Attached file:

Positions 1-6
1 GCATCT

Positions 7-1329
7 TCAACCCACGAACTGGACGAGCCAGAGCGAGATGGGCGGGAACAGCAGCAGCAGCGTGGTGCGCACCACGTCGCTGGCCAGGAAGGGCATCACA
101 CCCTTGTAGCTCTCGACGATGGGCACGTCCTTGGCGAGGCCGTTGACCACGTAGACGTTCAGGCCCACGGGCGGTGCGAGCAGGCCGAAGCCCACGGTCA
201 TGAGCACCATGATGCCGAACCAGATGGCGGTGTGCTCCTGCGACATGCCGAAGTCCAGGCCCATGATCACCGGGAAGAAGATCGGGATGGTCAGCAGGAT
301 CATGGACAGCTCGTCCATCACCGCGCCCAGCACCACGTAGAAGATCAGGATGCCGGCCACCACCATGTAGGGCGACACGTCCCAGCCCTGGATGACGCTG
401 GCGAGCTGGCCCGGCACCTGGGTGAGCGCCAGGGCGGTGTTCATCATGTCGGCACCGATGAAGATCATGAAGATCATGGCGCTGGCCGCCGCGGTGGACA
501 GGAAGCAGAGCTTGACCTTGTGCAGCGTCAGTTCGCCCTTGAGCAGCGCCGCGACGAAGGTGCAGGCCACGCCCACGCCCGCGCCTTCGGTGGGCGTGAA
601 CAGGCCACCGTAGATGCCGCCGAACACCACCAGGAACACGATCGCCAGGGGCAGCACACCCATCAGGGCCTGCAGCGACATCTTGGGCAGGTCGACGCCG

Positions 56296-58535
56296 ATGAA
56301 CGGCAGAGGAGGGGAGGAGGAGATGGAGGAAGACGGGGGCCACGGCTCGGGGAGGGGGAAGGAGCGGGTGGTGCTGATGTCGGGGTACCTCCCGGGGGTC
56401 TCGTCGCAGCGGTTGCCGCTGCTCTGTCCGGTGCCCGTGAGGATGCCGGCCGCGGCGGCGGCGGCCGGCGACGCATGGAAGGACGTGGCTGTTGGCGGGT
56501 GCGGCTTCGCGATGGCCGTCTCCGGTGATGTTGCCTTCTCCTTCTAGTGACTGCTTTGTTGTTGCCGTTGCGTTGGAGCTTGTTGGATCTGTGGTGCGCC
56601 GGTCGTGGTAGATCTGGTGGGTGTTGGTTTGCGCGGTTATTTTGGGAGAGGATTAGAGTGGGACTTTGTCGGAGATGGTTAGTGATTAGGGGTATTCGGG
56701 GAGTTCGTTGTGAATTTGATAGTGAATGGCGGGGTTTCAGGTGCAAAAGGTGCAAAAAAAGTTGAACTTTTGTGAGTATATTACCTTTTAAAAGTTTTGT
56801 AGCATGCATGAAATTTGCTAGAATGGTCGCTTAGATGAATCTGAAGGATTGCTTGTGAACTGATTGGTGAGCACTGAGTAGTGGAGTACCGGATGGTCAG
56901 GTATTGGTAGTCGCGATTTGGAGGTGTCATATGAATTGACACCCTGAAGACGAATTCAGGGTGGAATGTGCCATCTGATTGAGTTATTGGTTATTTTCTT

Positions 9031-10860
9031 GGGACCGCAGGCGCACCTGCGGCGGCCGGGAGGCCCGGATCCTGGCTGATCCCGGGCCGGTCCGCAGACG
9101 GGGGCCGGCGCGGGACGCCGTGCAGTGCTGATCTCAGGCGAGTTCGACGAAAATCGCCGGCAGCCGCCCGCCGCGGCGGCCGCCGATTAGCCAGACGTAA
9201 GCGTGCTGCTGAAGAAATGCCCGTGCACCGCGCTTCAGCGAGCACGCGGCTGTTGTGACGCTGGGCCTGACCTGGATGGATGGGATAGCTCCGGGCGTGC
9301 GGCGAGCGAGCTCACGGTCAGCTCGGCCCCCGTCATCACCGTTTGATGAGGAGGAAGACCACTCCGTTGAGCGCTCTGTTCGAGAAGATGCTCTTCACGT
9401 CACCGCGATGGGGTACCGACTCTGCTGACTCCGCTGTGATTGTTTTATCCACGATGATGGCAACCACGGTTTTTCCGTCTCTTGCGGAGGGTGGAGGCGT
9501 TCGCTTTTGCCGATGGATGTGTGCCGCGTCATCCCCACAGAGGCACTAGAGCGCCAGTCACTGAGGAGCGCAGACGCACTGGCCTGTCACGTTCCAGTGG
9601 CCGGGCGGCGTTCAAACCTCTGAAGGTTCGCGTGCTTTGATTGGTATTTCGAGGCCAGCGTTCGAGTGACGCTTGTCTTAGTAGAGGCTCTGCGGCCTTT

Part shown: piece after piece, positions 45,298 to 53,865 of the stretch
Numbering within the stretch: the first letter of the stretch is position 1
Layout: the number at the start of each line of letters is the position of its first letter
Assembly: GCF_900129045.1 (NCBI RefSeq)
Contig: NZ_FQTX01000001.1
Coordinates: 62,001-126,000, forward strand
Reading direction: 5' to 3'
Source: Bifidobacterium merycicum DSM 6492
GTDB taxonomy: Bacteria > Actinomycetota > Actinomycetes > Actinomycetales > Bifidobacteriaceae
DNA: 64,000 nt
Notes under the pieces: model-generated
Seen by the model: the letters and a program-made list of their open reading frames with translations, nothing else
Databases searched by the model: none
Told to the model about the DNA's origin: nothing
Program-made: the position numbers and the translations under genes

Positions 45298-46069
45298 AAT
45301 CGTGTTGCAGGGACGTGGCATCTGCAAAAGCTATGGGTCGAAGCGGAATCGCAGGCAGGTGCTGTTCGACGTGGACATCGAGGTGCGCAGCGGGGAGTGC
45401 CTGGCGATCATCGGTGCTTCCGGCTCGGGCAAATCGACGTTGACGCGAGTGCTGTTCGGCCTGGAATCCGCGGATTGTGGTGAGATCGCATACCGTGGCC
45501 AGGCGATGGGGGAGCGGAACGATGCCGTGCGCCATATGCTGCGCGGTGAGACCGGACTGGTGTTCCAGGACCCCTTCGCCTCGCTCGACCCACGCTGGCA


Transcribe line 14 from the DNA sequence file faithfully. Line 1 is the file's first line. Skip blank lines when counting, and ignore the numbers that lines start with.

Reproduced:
56401 TCGTCGCAGCGGTTGCCGCTGCTCTGTCCGGTGCCCGTGAGGATGCCGGCCGCGGCGGCGGCGGCCGGCGACGCATGGAAGGACGTGGCTGTTGGCGGGT